December 22, 2017
Although apps have been a huge success on Apple’s iPhone and iPad, the same cannot be said for its laptop and desktop computers. Apple hopes to change that by creating apps that work equally well across all its devices, including Macs. Beginning as early as 2018, software developers will have the capability to design a single application that will work with a touchscreen, mouse or trackpad, across the iPhone/iPad operating system or Mac hardware, say sources. Currently, they must design two apps, one for iOS and another for macOS.
Bloomberg reports that, “Apple customers have long complained that some Mac apps get short shrift.” As an example, “while the iPhone and iPad Twitter app is regularly updated with the social network’s latest features, the Mac version hasn’t been refreshed recently and is widely considered substandard.”
App developer and “longtime voice in the Apple community” Steven Troughton-Smith notes that, with a single app for all devices, the two platforms will be able to “evolve and grow as one, and not one at the expense of the other.”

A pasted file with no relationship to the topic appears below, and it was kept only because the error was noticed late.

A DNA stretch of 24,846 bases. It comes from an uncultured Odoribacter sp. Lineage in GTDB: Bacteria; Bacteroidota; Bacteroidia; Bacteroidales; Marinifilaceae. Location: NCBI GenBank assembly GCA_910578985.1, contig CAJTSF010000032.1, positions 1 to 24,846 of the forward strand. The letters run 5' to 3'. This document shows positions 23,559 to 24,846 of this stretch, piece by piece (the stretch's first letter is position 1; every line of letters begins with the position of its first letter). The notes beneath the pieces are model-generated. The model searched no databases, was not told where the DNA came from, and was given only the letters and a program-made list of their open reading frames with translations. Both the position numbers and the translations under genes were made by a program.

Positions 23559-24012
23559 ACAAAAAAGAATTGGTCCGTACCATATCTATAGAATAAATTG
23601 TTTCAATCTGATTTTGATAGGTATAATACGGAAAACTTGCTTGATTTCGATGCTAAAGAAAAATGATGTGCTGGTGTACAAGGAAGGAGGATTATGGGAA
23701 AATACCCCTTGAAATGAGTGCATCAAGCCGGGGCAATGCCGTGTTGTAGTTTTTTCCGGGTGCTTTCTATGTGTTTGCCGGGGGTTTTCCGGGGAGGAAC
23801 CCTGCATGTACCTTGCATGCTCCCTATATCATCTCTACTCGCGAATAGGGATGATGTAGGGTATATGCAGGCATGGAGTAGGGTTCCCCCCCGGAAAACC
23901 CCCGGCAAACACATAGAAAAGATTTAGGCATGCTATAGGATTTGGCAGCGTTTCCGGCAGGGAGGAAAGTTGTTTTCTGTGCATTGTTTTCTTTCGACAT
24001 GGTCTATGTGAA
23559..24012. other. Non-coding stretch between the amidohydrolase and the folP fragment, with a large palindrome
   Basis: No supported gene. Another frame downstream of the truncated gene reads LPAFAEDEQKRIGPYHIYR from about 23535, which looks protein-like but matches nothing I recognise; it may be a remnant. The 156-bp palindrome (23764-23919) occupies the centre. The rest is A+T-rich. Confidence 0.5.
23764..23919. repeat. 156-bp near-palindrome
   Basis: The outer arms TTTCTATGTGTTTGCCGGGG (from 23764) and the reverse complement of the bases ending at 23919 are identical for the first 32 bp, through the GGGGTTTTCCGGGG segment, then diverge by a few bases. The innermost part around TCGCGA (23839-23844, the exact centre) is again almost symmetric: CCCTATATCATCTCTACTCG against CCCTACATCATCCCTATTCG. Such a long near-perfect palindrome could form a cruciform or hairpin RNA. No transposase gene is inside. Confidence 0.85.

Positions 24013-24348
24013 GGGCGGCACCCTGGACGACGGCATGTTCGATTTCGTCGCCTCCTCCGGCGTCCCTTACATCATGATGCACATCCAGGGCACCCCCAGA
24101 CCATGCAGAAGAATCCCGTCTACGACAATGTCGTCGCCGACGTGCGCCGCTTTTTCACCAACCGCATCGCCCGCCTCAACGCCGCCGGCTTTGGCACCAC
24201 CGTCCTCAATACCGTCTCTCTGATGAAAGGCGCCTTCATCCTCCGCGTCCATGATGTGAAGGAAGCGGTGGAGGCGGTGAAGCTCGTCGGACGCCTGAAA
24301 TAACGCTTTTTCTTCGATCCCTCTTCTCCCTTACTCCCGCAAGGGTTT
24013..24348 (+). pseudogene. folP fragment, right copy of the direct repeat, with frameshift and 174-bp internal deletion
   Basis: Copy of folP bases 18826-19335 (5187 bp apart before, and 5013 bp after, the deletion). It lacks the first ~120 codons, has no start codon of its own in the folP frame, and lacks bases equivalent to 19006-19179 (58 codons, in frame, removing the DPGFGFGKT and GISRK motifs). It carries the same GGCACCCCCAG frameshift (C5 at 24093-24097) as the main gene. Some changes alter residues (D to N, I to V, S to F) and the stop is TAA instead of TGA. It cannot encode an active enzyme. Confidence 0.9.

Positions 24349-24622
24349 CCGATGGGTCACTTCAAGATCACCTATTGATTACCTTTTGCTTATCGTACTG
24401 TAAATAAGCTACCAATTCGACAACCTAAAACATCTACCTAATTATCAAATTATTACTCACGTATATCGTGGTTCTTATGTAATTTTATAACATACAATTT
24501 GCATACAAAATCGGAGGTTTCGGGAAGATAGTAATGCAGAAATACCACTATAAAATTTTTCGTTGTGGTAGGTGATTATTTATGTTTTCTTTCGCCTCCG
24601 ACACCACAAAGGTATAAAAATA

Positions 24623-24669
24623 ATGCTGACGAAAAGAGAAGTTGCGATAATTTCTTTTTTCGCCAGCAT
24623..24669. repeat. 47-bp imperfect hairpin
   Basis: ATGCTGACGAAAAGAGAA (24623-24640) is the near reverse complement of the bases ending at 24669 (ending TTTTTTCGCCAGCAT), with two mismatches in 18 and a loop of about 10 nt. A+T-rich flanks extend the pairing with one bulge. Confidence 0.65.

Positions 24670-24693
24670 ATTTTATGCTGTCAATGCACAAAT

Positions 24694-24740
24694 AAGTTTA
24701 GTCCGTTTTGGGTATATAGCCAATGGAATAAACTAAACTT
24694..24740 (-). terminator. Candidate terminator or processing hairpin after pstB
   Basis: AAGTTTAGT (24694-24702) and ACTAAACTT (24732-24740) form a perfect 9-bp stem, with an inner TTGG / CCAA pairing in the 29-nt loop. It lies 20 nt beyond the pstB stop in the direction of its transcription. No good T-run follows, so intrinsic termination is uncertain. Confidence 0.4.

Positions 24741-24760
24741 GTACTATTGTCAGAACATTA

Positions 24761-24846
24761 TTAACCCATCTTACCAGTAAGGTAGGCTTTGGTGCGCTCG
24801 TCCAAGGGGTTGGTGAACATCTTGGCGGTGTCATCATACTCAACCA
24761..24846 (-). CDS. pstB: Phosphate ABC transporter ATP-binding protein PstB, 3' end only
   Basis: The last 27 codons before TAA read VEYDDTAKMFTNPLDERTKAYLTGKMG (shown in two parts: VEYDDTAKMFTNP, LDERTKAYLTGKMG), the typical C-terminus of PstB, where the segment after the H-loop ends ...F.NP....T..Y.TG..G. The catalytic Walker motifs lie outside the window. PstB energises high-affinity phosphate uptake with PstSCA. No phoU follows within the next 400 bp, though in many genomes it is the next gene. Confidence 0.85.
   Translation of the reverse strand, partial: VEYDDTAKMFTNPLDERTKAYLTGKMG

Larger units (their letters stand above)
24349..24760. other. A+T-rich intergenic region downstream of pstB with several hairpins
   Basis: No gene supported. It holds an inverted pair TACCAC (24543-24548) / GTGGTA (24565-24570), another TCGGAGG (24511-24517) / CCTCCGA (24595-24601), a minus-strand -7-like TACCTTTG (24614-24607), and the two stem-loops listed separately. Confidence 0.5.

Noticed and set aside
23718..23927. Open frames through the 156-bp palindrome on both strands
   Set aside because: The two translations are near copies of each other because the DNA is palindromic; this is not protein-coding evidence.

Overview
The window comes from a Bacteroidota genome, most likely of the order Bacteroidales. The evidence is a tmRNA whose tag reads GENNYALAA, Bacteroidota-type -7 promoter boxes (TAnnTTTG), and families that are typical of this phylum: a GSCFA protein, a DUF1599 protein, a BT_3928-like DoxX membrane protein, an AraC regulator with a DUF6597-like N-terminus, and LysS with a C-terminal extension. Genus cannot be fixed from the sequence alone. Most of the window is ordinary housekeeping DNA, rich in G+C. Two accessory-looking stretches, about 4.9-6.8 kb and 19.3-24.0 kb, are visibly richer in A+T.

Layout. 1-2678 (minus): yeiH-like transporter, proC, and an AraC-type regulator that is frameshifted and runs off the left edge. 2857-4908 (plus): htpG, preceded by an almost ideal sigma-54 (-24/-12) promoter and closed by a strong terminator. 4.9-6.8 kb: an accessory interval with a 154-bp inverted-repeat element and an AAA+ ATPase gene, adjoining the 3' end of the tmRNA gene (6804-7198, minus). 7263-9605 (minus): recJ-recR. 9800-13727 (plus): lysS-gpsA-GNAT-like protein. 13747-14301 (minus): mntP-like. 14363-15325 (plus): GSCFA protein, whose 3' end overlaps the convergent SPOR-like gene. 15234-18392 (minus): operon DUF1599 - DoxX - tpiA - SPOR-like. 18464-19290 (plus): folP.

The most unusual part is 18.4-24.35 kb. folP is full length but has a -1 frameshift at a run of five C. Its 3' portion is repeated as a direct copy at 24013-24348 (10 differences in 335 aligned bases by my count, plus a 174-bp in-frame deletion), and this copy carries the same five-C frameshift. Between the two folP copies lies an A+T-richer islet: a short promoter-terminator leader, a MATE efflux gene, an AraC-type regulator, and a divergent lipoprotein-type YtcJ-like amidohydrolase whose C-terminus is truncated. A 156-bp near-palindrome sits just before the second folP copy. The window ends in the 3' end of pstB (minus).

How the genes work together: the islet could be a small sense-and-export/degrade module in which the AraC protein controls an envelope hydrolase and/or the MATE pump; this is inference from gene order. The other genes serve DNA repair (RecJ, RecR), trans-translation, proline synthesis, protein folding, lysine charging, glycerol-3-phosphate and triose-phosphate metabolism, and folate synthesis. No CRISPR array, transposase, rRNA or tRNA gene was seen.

“This would be the biggest change to Apple’s software platform since iOS was introduced,” he said.
Bringing mobile and desktop apps together appears to be part of a secret project code-named “Marzipan,” “a multiyear effort that will start rolling out as early as next year and may be announced at the company’s annual developers conference in the summer.”
It isn’t the only big tech company to unite mobile and desktop apps. Microsoft, prior to discontinuing Windows for smartphones, did so with its Universal Windows Platform and Google “brought the Play mobile app store to some laptops running its desktop Chrome OS, letting computer users run smartphone and tablet apps like Instagram and Snapchat.”
Apple’s change in apps appears to be “part of a larger, longer-term push to make the underpinnings of its hardware and software more similar.” The company started designing its own processors for iOS and Mac devices, leading Bloomberg to surmise that, “much the way Apple plans to unify apps, it could also one day use the same main processor on Macs and iOS devices.”
Thus far, however, chief executive Tim Cook has “resisted doing so, arguing that merging iOS and macOS would degrade the experience,” and Apple software chief Craig Federighi adding that doing so would be a “compromise.”